UPDATED 07/26/12 6:48 a.m.
SPRINGFIELD, Ill. (CBS) — The controversial Illinois Legislative Scholarship Program ends on Sept. 1, but that doesn’t mean an investigation into the awarding of some of those tuition waivers is over.READ MORE: Chicago Weather: Showers Monday Morning
As WBBM Newsradio’s Bob Conway reports, state Rep. Dan Burke (D-Chicago) is the latest lawmaker to be subpoenaed by a federal grand jury in connection with the grand jury investigation into alleged abuses in the program.
LISTEN: WBBM Newsradio’s Bob Conway reports
Burke, the brother of Ald. Ed Burke (14th), reportedly has been asked to provide all documents and records relevant to Burke’s awarding of the valuable waivers, according to published reports.
The Illinois House disclosed the subpoena on Wednesday, after the newspaper made an open-records request. The subpoena for Burke was issued March 21.READ MORE: Chicago Weather: Showers By Daybreak
The Chicago Sun-Times reports</A< one young downstate woman, Sarah Rae Dowis, received $70,000 in waivers from Burke through the program. Records say Dowis got four years’ college tuition at Southern Illinois University set aside by Burke between 2003 and 2008, the Sun-Times reported.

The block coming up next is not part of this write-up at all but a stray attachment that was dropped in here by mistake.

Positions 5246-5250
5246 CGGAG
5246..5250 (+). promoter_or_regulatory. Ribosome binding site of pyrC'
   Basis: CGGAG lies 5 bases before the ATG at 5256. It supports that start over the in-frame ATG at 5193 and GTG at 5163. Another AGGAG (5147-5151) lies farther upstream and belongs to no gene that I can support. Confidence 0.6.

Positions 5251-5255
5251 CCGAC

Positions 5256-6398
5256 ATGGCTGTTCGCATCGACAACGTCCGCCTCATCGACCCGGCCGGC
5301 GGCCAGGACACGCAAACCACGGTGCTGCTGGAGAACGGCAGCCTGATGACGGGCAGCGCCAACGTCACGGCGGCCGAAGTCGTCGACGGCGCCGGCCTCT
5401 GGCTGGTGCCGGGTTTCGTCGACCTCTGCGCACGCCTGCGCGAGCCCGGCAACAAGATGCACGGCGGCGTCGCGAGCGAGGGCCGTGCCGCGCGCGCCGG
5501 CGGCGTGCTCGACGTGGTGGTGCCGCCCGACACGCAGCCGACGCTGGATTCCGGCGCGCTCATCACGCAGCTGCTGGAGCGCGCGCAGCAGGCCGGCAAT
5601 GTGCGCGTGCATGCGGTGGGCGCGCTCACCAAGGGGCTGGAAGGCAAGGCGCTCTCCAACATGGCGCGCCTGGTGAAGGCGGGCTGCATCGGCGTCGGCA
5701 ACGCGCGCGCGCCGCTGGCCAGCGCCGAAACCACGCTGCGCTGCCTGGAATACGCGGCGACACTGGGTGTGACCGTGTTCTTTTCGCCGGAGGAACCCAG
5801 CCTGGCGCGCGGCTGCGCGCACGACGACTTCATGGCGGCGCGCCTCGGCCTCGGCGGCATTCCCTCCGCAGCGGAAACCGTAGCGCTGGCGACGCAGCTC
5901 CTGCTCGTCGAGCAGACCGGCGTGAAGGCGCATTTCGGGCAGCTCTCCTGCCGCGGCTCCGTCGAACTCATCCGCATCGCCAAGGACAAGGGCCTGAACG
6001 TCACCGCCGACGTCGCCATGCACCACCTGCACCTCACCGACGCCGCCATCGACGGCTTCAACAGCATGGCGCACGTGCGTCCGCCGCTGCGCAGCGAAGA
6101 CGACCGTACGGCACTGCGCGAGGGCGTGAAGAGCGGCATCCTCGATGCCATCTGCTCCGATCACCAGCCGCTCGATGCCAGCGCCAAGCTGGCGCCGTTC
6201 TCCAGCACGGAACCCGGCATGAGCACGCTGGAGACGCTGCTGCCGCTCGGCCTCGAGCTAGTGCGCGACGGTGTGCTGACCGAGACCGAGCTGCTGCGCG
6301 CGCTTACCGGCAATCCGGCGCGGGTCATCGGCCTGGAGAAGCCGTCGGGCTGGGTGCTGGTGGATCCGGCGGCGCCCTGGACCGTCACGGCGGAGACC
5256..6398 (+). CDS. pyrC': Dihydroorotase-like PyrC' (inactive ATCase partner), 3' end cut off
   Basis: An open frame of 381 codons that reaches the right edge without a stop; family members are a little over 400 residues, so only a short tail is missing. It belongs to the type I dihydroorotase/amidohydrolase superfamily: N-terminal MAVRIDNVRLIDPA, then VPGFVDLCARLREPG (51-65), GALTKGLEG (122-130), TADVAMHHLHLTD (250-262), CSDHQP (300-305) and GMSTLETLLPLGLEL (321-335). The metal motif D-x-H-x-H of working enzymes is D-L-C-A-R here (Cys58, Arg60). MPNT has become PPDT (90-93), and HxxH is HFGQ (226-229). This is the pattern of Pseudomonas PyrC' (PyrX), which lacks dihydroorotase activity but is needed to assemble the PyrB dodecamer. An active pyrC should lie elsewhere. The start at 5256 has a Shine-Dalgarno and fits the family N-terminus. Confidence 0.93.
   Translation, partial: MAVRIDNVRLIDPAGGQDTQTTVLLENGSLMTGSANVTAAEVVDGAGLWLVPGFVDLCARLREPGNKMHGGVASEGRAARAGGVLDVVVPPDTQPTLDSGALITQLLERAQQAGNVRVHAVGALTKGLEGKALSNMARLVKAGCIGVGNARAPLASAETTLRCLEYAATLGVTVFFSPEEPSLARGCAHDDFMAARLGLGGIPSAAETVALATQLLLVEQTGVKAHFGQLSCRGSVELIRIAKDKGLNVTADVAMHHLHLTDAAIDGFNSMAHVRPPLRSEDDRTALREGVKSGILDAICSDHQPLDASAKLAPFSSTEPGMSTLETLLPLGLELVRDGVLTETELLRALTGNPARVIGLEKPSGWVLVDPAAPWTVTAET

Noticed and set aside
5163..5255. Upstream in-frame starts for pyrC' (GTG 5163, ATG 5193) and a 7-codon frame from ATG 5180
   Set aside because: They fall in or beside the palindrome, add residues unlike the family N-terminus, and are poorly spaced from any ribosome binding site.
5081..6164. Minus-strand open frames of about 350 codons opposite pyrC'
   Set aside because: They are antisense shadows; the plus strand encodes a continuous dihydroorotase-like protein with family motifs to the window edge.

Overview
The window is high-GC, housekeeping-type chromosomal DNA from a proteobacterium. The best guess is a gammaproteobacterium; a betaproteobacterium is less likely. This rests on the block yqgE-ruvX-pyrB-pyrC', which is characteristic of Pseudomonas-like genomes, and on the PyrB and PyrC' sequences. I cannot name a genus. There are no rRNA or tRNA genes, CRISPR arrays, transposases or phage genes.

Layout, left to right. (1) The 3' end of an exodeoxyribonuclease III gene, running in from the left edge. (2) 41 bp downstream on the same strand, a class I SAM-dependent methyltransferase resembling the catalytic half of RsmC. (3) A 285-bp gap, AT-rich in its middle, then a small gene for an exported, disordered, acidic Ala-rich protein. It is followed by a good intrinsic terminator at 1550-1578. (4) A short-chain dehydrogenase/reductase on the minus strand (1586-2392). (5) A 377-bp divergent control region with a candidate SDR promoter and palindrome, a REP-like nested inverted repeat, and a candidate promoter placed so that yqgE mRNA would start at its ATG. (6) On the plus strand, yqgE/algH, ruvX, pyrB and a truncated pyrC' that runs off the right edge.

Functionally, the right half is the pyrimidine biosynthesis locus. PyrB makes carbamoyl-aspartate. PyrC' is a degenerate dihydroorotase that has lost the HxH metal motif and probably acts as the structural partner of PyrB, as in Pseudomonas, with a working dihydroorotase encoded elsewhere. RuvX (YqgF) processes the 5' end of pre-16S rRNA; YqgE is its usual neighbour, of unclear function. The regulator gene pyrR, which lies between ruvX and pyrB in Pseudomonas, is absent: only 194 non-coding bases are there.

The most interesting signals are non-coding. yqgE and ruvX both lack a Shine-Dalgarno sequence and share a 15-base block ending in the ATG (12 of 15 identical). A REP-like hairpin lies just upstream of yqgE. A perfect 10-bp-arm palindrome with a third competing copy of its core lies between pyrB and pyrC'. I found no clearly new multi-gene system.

Dowis is the daughter of Burke’s onetime legislative secretary in Springfield, Judy Dowis, the Sun-Times reported. The rule for legislative scholarships had been that recipients live in the legislator’s district, and there are conflicting details about whether that was the case with Dowis, the Sun-Times reports.
The Sun-Times found Sarah Rae Dowis listed her permanent residence as a small bungalow on Chicago’s southwest side that is owned by Burke’s Chicago-based legislative secretary.
Burke is at least the third current or former state legislator being looked at in connection with the awarding of the scholarships allegedly to people not entitled to receive them or given to students with personal or political connections to the legislator.MORE NEWS: Oak Lawn Woman Got Locked Out Of Her Facebook Business Account, And Even Facebook Can't Be Sure If The Email To Blame Was A Scam
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